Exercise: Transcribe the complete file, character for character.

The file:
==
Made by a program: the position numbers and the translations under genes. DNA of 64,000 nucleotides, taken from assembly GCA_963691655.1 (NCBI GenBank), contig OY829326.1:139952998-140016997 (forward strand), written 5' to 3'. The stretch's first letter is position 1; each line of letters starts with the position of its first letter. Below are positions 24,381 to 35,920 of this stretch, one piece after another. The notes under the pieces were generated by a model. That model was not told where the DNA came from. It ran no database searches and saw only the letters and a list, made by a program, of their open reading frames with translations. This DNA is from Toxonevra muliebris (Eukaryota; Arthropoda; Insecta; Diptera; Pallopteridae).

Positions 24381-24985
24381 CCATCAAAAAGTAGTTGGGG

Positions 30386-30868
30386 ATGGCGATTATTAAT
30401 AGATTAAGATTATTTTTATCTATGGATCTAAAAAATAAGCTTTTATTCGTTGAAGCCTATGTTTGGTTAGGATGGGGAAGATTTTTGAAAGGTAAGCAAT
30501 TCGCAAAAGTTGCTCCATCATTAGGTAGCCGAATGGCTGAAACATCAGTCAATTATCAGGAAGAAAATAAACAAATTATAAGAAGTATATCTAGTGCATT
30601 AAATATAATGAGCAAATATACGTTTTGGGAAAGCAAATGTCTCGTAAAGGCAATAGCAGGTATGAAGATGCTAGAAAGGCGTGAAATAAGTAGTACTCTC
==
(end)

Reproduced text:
Made by a program: the position numbers and the translations under genes. DNA of 64,000 nucleotides, taken from assembly GCA_963691655.1 (NCBI GenBank), contig OY829326.1:139952998-140016997 (forward strand), written 5' to 3'. The stretch's first letter is position 1; each line of letters starts with the position of its first letter. Below are positions 24,381 to 35,920 of this stretch, one piece after another. The notes under the pieces were generated by a model. That model was not told where the DNA came from. It ran no database searches and saw only the letters and a list, made by a program, of their open reading frames with translations. This DNA is from Toxonevra muliebris (Eukaryota; Arthropoda; Insecta; Diptera; Pallopteridae).

Positions 24381-24985
24381 CCATCAAAAAGTAGTTGGGG

Positions 30386-30868
30386 ATGGCGATTATTAAT
30401 AGATTAAGATTATTTTTATCTATGGATCTAAAAAATAAGCTTTTATTCGTTGAAGCCTATGTTTGGTTAGGATGGGGAAGATTTTTGAAAGGTAAGCAAT
30501 TCGCAAAAGTTGCTCCATCATTAGGTAGCCGAATGGCTGAAACATCAGTCAATTATCAGGAAGAAAATAAACAAATTATAAGAAGTATATCTAGTGCATT
30601 AAATATAATGAGCAAATATACGTTTTGGGAAAGCAAATGTCTCGTAAAGGCAATAGCAGGTATGAAGATGCTAGAAAGGCGTGAAATAAGTAGTACTCTC